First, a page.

As this series draws to a close, bringing with it perhaps intimations of mortality, I thought of engaging in reflections relating to the death anniversaries of some people I admired tremendously. Closely connected to a range of human rights issues was the murder of Richard de Zoysa, 13 years ago this week, undoubtedly by government para-military forces.
At the time of his death government papers engaged in a campaign of disinformation and vilification, but the case resonated, and I believe it contributed to the disbanding of the forces that had been used to quell the JVP insurrection. Memories of those events have returned, with the discovery of a mass grave in Matale, but I am not sure that it would make sense to revive inquiries into the subject now.
That was a brutal period, with the initial provocation coming from a government that had completely subverted the democratic process. However the violence the JVP engaged in was disproportionate to the provocation, and lasted beyond the removal of the principal cause of despair. When elections were finally held, at the end of 1988, the JVP should have re-entered the democratic process, but the excesses that followed, directed also against the opposition party that had suffered so much from UNP violence, led to even greater violence on the part of the State.
Thinking back on those events, one realizes how the grossness of the LTTE was even greater, and the response of the State less extreme. In both instances however the State had a responsibility to prevent abuse on the part of its own agents, and to deal firmly with calculated and premeditated abuse, while also limiting extreme reactions in cases of provocation.
In 1989 however the armed forces had not received the concerted training in International Humanitarian Law that has been a feature of the last two decades in Sri Lanka. They were still in the Keany-Meany mindset, after training in the old brutal British methods of repression which one hopes, perhaps optimistically, the British are less complacent about now. Some of the abuses then were systematic, which is why it was important to have a thorough inquiry after the government changed.
But, perhaps understandably, the Kumaratunga government concentrated on disappearances, and on providing compensation, and there was no question then of punitive measures. To reopen the cases now however would be a mistake, given that society has settled down again. On the contrary, what we should be concentrating on now is examination into disappearances, as was done in the nineties after an even longer period had passed, so that we can assuage the grief of those who still need to know about the fate of their loved ones.
One of the problems about unleashing para-military forces is that they take on a life of their own, as can be seen in Richard’s murder, long after the JVP leadership had been destroyed. Thankfully we see few signs of that now, though that is why government must be thorough in investigating matters such as Prageeth Ekneligoda’s disappearance. In 1990 President Premadasa, who I believe wanted swiftly to restore normalcy, would have had difficulties, if Richard’s death, and the consequent uproar, did not provide him with the moral authority to shut down the activities of those who had been dealing in like manner with JVP excesses.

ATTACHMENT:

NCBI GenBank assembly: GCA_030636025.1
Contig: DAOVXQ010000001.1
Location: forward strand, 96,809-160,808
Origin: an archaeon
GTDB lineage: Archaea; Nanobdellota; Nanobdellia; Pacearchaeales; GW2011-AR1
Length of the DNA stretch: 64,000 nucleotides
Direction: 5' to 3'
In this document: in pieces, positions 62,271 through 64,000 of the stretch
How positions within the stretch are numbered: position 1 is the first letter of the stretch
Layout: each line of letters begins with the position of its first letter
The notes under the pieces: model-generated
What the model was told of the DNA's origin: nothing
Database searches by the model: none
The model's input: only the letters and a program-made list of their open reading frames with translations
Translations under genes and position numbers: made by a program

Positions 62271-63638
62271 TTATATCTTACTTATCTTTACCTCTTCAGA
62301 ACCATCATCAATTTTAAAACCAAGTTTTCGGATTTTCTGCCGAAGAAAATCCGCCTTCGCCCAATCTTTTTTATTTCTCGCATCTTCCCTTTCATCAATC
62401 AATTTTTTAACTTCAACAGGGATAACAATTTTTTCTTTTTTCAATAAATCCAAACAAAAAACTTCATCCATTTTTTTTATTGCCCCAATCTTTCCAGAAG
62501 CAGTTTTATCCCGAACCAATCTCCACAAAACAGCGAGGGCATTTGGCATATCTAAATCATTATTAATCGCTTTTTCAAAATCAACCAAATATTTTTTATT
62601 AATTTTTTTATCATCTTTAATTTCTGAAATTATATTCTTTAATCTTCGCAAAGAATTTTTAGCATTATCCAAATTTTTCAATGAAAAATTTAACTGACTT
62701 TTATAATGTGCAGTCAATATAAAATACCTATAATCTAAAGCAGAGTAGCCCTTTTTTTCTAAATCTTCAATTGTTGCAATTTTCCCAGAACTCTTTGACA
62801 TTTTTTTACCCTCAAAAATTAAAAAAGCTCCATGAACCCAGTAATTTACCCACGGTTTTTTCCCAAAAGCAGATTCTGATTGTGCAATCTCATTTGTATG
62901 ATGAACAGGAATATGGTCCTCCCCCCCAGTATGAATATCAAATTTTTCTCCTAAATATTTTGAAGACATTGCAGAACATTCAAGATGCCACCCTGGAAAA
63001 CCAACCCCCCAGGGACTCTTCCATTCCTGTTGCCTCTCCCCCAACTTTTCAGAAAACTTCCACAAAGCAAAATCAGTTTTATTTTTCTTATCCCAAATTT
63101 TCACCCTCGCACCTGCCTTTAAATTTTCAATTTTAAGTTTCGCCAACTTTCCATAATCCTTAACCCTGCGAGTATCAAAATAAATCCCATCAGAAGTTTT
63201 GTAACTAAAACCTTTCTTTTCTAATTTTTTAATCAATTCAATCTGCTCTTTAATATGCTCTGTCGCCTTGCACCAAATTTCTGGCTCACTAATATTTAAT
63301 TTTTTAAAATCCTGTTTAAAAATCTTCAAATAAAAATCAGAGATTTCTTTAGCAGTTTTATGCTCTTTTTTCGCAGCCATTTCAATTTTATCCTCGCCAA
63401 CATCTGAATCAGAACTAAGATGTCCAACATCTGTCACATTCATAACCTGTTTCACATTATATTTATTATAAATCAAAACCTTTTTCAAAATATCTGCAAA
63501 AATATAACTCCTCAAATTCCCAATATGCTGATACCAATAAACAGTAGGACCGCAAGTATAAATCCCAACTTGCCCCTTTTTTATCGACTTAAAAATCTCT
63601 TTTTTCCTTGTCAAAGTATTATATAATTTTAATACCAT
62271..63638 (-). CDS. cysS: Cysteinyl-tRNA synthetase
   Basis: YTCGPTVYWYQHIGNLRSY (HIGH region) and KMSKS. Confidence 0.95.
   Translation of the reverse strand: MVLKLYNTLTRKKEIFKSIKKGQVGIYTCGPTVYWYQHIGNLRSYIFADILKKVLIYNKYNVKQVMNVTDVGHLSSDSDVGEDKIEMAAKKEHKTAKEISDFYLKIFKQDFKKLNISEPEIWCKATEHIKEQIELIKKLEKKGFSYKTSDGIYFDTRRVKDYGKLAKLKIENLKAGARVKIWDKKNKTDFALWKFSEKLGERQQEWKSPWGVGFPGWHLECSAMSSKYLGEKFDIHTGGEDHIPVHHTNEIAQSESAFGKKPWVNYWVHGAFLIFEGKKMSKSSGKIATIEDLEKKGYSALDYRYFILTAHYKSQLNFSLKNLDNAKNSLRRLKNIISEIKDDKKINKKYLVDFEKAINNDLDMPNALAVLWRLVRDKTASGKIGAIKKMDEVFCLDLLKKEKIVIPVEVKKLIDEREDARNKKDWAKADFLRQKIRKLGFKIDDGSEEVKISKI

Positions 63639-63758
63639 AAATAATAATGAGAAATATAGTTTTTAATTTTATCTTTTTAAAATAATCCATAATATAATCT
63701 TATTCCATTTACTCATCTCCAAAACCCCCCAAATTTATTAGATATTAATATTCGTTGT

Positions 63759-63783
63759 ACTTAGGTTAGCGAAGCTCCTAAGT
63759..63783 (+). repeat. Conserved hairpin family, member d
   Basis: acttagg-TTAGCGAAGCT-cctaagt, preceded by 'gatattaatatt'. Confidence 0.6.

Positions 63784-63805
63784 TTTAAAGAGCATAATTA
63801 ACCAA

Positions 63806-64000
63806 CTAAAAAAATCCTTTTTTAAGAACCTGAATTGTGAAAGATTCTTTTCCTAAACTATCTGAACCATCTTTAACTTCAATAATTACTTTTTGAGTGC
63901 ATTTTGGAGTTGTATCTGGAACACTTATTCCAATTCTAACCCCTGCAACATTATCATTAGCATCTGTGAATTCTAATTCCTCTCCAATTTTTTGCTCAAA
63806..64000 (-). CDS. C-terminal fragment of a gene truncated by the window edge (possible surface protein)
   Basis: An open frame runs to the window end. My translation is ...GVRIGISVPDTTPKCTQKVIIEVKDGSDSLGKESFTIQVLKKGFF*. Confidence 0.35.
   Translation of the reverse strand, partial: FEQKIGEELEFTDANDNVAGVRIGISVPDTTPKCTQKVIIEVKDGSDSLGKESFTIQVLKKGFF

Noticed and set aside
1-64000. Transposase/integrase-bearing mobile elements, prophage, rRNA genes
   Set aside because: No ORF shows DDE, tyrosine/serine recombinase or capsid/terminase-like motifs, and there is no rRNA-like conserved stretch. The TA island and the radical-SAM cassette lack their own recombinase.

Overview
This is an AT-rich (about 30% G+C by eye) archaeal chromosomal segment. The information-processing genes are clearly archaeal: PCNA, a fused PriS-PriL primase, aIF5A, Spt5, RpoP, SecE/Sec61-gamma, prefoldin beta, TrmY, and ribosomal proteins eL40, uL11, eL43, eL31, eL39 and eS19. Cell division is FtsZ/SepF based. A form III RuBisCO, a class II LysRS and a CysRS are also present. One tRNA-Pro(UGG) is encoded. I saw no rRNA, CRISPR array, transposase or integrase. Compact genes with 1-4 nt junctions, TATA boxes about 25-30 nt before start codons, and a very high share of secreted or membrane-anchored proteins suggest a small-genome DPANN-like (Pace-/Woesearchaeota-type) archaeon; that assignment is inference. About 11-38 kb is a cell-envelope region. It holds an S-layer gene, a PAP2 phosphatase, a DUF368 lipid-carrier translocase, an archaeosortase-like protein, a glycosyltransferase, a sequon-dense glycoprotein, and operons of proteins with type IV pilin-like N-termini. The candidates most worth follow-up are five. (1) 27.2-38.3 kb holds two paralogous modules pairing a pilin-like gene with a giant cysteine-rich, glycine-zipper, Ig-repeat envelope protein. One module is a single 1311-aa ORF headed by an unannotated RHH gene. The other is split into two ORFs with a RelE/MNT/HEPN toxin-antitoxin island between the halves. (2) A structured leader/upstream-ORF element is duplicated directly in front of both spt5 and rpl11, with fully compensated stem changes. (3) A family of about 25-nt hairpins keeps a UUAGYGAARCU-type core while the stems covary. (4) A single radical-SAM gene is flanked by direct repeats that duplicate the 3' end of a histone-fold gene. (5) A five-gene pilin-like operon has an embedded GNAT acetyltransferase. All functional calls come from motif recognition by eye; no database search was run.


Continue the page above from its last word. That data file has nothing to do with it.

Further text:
But, that having been done, the establishment closed ranks to prevent proper investigation. Though a brave magistrate, and Richard’s even braver mother, stayed by the body so that the record could not be tampered with, his mother’s identification of the perpetrator, Ronnie Gunasinghe, was dismissed by the Court. Only much later was his second in command brought to trial, and by then Richard’s mother was not in a position to give evidence satisfactorily, and the trial was I believe finally compounded. Sadly, those who now pronounce on police and judicial inadequacies have forgotten the extreme perversions that occurred then, with hardly any Civil Society organizations able or willing to protest. And, as Richard’s mother put it, she at least could continue with the good fight, but that was not possible for the family of Ananda Sunil who had been abducted at the time of the Referendum. He had been long forgotten by the nation at large in 1990, and I suspect hardly anyone remembers the name of the incident now.
A particularly bizarre element in the campaign run by government at the time was to claim that Richard’s murder had to do with vengeance over a homosexual love affair. The viciousness of those in authority then extended to the reading in Parliament of what was claimed to be his diary, though the MP who engaged in this told me later that he has forgotten who gave him the diary or the brief to read from it. That was a vulgarity that I suspect neither government nor opposition would engage in now, even though neither has the courage to propose disallowing discrimination on the grounds of sexual orientation, as has been suggested by the Committee that prepared the draft Bill of Rights mentioned in the 2005 President’s Manifesto.
Though I am assured that prosecutions do not take place, it is absurd to continue to keep an archaic British law – which G L Peiris as Minister of Justice recently extended to lesbians, whereas Queen Victoria had refused to allow legislation against lesbians since she could not conceive of such practices. Such laws allow for abuse of the vulnerable, and also prevent the concerted action to prevent child abuse that is essential, and easier if clear age limits are laid down. But, as with efforts to liberalize legislation on abortion, a few extremists, committed to the restrictive Judaeo-Christian tradition (which the West has now largely overcome), as opposed to the tolerance of the subcontinental vision, will continue to prevent reform. I can only hope that, to honour Richard’s memory as well, there will be greater enlightenment soon.